Teenagers have already voted with their feet by moving from Facebook to Snapchat to avoid privacy issues and being snooped on by both security forces and business busybodies. Snapchat does not hold data, and the image captured disappears after a few seconds. I wish that were the case with many other instances of our data left online.

Yvette Cooper's international perspective and specifically her comment that Britain is only a part of the much larger picture is a very apt one. On its own, the UK is not likely to be able to re-balance surveillance and data protection issues, considering that the worst examples of or risks to personal data privacy is coming from USA-based commercial companies and the NSA.

As the speech suggested, the answer has to be in the international approach, using the EU for what it was created to do, which is to provide a unified voice in developing legislation protecting its citizens against the violations caused by other countries. And we must not forget the origin of the violation of our civil rights, as pointed out by Caspar Bowden in the House of Commons summary in October 2013. He stated that the USA legislation of FISA (the Foreign Intelligence Surveillance Act 1978) specifically allows their security agencies to capture and retain data from foreigners, while their own citizens enjoy at least a degree of protection from the NSA in terms of access to their personal data. We in the EU, however, do not enjoy that protection.

However, Cooper did not mention that it is also important to bear in mind that EU is not homogenous on the issue. Holland and Germany, particularly since Chancellor Merkel discovered her phone had been tapped, have taken a very strong view that the only solution to NSA hyperactivity is to introduce the Balkanisation of the Internet and create a separate network in Germany, possibly an EU network, and possibly without increasingly distrusted Britain.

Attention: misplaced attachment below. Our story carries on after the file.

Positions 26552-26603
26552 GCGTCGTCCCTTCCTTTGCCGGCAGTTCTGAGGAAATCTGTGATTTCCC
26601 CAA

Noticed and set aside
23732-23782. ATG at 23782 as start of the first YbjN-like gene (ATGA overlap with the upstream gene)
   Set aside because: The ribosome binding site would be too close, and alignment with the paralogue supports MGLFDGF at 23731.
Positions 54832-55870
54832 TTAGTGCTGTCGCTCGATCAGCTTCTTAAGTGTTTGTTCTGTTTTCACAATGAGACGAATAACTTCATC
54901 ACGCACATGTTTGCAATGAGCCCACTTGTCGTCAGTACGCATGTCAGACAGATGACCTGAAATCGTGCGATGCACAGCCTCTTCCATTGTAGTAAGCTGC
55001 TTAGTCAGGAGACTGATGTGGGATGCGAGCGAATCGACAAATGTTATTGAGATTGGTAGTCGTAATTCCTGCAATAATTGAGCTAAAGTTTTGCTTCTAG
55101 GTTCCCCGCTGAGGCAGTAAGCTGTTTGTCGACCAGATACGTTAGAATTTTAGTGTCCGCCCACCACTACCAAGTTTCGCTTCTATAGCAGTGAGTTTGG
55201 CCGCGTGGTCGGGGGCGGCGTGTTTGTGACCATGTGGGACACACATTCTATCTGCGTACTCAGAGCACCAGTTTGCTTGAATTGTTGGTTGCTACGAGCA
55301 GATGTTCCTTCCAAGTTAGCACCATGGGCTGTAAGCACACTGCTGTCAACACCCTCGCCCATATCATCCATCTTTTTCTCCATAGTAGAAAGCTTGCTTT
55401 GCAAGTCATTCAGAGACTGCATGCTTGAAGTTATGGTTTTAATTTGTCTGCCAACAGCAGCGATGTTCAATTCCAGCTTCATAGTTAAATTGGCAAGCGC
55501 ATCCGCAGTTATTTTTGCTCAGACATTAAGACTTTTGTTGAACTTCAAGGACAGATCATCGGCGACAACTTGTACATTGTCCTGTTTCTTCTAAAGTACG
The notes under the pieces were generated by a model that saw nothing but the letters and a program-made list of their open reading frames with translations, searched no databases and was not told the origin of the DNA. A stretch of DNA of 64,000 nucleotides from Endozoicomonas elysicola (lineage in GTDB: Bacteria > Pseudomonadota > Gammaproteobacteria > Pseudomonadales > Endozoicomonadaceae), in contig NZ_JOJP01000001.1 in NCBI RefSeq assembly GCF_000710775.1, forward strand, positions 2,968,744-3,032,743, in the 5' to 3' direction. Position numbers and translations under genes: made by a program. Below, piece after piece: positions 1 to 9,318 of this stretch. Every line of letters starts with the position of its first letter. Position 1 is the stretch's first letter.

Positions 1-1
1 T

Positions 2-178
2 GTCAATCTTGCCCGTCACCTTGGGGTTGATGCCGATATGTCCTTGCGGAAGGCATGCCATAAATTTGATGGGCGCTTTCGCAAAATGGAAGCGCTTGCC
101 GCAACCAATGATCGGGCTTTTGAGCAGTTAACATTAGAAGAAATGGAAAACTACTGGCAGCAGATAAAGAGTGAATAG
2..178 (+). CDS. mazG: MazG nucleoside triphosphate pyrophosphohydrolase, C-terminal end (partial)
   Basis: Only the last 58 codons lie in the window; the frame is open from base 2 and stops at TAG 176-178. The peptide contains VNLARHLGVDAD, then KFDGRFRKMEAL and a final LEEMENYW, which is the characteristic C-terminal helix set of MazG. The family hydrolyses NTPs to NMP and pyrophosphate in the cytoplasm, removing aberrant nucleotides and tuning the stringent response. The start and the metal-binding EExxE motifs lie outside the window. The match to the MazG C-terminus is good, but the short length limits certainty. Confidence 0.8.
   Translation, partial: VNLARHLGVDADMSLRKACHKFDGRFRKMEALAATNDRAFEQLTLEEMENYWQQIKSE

Germany perceives the UK as a part of the NSA apparatus. It not only dislikes the UK's stand but also actively distrusts David Cameron, and is already building a serious plan to separate their electronic ways from the UK and the Americans. Holland is likely to follow, while France, Estonia and Iceland have made noises that they are looking at the feasibility of those solutions for exactly the same reasons. Therefore, the UK is not really on the same page as the EU, and is not likely to get a serious place on the negotiating table as long as our own internal debate, the re-engineering of oversight and calling security agencies to heel is not in place.

Our London MEPs, Sarah Ludford, is not helping the reputation of the UK in the EU. She is consistently seen as batting for the NSA in the discussions, even alleging that Snowden had sinister motives beyond whistleblowing when he revealed the leaks. Sarah I-don't-pay-my-intern Ludford has a record of putting her foot in it and we can only hope that her local electorate is paying attention and will express their view in May 2014 at the next MEP elections.

In addition, it did not help that Conservative MP (and MEP) Tim Kirkhope argued against allowing Snowden to provide video evidence to an EU session that aimed to examine the details of the security agencies' surveillance actions. Although MEPs like Ludford argue for the UK to stay in the EU, she and Kirkhope are also making the UK look increasingly distanced and distrusted by their continental partners. Even worse, their actions have no clear mandate, as the UK's internal debate on liberty and security has barely even started. The coming MEP elections in May 2014 will be an opportunity to flesh out what damage is being done by current MEPs who only perpetuate the German perception that the UK backs the Americans at all costs.

At the moment UK is not likely to be considered as anything but a problem in the development of EU protection laws against personal data invasion and excessive surveillance practices. Negative aspects of that framework, Balkanisation and its limiting impact on the Internet were discussed at a recent Cybersalon public debate by Becky Hogge and James Bell.